The Last Invasion Embroidered Tapestry is 30 metres / 100 feet long by 53cm / 21 inches deep and took four years to complete. It was commissioned by the Fishguard Arts Society as a permanent legacy of the Bicentenary Commemorations. It is now owned by a charitable trust – Fishguard Invasion Centre Trust Ltd.
The Tapestry was designed by Elizabeth Cramp and the embroidery advisers were Rozanne Hawksley, Eirian Short and Audrey Walker. Seventy-seven local people helped to make it. It was designed in a simple format and is the same depth as the Bayeux Tapestry, (which tells the story of the 1066 Norman Invasion). The embroidery stitches are mostly the same as those used by the medieval embroiderers. 178 shades of crewel wool were used and subtle colour changes indicate late winter days, night-time or candle light.
Historical facts and popular legends combine with Elizabeth Cramp’s sense of humour and eye for detail to provide an imaginative interpretation of a little known, but significant, moment of Welsh and British history.
How It Was Made
Design work started in 1993, when Elizabeth Cramp was asked to design a 100 foot long by 20 inches deep embroidery, depicting the 1797 invasion of West Wales by the French. It was planned as a community project to celebrate the bicentenary of that event, in 1997. Elizabeth Cramp researched the history of the event which she then drew onto a quarter-size cartoon in soft 4b pencil. The next stage was using 3 rolls of paper to convert the quarter-size design to the full size cartoon.
The Invasion Tapestry was worked on a natural cotton which looked like linen. For the Tapestry Appleton’s Crewel Wool was used; it is moth-proofed, does not fade and comes in hundreds of shades. It is a fine thread so that one, two, three or more strands can be used in a needle. The Tapestry was worked as 37 separate, manageable sized panels which were joined together afterwards. Simple wooden frames were made and the fabric stretched and stapled over the frames. To transfer the design to the fabric a careful tracing was made from Elizabeth’s painting on to ordinary tracing paper. Dressmaker’s tracing carbon was placed between the fabric and this tracing. Using pens it was then transferred to the fabric. These faint carbon lines where then “inked over” using a very fine waterproof drawing pen.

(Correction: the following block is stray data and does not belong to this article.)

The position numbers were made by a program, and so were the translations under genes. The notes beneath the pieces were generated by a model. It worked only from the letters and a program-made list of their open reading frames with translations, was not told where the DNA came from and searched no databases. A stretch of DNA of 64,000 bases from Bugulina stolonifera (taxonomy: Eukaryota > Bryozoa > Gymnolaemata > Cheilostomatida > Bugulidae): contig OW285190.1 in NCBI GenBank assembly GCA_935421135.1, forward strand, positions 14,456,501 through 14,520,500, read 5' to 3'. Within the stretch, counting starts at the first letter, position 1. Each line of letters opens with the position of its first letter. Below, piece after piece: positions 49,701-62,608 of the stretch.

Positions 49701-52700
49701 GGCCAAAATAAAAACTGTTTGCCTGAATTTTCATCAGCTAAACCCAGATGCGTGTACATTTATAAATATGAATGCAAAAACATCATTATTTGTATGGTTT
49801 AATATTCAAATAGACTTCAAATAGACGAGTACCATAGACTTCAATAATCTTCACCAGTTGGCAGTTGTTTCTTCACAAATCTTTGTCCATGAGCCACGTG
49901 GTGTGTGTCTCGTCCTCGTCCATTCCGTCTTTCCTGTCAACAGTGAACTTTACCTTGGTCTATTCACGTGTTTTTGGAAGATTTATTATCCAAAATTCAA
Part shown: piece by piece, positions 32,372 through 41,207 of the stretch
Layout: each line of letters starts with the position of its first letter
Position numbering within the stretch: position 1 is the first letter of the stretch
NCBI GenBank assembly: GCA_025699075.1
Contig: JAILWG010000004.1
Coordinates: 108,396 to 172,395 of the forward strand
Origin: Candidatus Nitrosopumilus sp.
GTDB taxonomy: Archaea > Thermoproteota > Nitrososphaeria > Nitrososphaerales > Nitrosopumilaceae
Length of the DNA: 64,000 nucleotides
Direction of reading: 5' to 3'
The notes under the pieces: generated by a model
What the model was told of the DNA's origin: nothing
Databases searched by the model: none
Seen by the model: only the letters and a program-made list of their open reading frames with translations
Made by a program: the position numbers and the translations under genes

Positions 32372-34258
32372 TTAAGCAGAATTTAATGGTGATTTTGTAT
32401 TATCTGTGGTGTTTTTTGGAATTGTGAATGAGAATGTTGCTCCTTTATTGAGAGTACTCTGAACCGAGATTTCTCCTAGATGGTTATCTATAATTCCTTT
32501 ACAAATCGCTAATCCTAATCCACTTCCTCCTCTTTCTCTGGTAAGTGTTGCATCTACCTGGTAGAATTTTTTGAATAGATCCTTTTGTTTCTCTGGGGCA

All the embroiderers were women ranging in age from around thirty to eighty-two years old. The embroiderers organised themselves into groups who would work together on their panels in their own homes. A local builder’s merchant donated suitable wood and Philip Chivers and Denys Short constructed the frames. By December 1994 there were 12 panels ready, complete with instruction charts and allocated wools. Meetings were called from time to time so that embroiderers could compare notes and share ideas.
In the Autumn of 1996 the tapestry came together in one piece and the “overlap” embroidery was completed. In January 1997 a cotton lining was hand sewn to the Tapestry, ready for display.
The Tapestry was unveiled to the public on February 22nd 1997 – the bicentenary of the date the French forces landed at Carreg Wastad.